The beat goes on: Florida will appeal latest ruling on vaccination requirements

T0726DESANTIS_C [Credit: Office of Gov. DeSantis]
The latest ruling from the South Florida District Court is a setback for Gov. Ron DeSantis, who has signed an executive order forbidding businesses to require proof of vaccination. Photo Credit: Office of Gov. DeSantis

Florida Gov. Ron DeSantis' office said it will appeal a federal judge's ruling allowing Norwegian Cruise Line Holdings' brands to require proof of vaccination to sail from Florida.

U.S. district judge Kathleen Williams issued a preliminary injunction on Sunday allowing Norwegian Cruise Line, Oceania Cruises and Regent Seven Seas Cruises to require that guests submit proof that they've been vaccinated before being allowed to sail, a blow to DeSantis, who signed an executive order forbidding businesses from requiring documentation of vaccine status, which then became state law.

"We disagree with the judge's legal reasoning and will be appealing to the Eleventh Circuit Court of Appeals," a statement form DeSantis' office said. "A prohibition on vaccine passports does not even implicate, let alone violate, anyone's speech rights, and it furthers the substantial, local interest of preventing discrimination among customers based on private health information."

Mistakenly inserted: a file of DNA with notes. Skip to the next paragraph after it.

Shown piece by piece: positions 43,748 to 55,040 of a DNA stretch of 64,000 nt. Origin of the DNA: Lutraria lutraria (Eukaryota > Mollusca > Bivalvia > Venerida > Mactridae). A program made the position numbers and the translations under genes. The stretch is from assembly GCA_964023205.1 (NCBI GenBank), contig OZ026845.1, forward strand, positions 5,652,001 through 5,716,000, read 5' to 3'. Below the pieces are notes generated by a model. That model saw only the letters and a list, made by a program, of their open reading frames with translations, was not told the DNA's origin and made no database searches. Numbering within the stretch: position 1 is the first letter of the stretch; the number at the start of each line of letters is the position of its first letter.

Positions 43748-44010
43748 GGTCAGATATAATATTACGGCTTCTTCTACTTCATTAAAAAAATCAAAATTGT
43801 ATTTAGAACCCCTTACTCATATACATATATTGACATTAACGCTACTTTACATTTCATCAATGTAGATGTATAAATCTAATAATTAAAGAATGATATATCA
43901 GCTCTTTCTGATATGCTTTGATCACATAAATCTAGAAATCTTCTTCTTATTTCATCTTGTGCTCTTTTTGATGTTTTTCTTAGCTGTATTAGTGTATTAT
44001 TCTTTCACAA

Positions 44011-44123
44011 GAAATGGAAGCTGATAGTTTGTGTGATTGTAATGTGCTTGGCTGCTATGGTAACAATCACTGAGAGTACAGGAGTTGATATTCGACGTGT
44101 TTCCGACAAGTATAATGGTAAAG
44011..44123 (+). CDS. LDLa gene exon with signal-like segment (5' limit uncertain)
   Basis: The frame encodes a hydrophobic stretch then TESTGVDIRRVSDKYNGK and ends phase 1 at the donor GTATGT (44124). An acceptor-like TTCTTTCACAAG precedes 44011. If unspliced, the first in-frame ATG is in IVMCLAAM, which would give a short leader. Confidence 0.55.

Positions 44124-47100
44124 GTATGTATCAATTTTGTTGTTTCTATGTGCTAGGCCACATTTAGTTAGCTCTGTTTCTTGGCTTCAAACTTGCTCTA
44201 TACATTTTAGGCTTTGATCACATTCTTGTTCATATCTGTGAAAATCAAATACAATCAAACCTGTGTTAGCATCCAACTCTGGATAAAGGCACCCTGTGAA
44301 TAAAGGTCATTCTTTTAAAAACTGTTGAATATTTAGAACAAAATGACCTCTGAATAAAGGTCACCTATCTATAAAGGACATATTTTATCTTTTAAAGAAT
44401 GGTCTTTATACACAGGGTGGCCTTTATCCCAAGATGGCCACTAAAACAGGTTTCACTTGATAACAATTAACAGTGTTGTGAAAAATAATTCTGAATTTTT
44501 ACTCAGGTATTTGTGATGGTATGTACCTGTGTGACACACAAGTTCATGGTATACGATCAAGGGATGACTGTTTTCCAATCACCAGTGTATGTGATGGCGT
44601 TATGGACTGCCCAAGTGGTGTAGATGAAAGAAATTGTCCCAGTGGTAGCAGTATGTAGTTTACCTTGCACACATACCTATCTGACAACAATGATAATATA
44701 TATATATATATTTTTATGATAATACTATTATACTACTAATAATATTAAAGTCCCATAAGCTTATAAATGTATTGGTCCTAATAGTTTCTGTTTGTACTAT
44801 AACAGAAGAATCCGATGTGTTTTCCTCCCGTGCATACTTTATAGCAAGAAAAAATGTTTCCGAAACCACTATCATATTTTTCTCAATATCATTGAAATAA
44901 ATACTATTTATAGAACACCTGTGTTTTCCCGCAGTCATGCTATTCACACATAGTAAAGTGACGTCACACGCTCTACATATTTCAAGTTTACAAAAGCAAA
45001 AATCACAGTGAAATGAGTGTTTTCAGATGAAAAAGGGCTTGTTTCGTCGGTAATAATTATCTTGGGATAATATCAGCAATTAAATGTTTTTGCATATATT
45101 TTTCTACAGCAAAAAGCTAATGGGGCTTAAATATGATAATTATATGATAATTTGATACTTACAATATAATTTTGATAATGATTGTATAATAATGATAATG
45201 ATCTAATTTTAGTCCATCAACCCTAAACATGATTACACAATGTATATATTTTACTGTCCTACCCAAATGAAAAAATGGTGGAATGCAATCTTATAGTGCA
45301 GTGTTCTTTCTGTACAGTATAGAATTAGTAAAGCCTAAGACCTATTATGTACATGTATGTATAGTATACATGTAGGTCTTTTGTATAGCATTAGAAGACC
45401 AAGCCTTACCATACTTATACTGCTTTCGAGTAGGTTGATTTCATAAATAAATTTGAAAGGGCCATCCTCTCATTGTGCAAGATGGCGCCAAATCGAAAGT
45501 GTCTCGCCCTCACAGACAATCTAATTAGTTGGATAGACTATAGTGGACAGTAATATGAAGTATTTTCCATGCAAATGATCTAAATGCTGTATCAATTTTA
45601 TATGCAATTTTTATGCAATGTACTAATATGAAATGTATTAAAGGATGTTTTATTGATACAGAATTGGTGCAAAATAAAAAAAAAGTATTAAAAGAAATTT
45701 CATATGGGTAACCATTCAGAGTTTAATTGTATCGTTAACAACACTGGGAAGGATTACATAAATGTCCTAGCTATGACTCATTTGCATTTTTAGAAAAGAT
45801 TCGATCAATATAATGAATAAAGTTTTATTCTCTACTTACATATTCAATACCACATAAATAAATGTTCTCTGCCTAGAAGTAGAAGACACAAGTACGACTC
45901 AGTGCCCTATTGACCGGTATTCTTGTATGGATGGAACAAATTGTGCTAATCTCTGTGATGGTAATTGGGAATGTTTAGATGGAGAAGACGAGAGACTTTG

CLIA and its member lines are evaluating the ruling to determine if they can also require proof of vaccination from passengers in Florida as a result of the injunction. A CLIA spokesperson said, "If the ruling becomes final, it would likely allow all cruise lines in Florida the ability to ask for proof of vaccination status."

In a statement, Royal Caribbean Group said, "We are aware of the judge's decision and are reviewing it to better understand how it could affect us."

Carnival Corp. said, "We continue to adapt to the evolving public health situation with the appropriate layered protocols to protect public health and safety."

DeSantis and Florida were successful at the 11th U.S. Circuit Court of Appeals in its fight against the CDC, in which the state was able to make the CDC's Conditional Sailing Order nonbinding.

NCLH sued Florida to invalidate its law prohibiting businesses from requiring proof of vaccination in July. 


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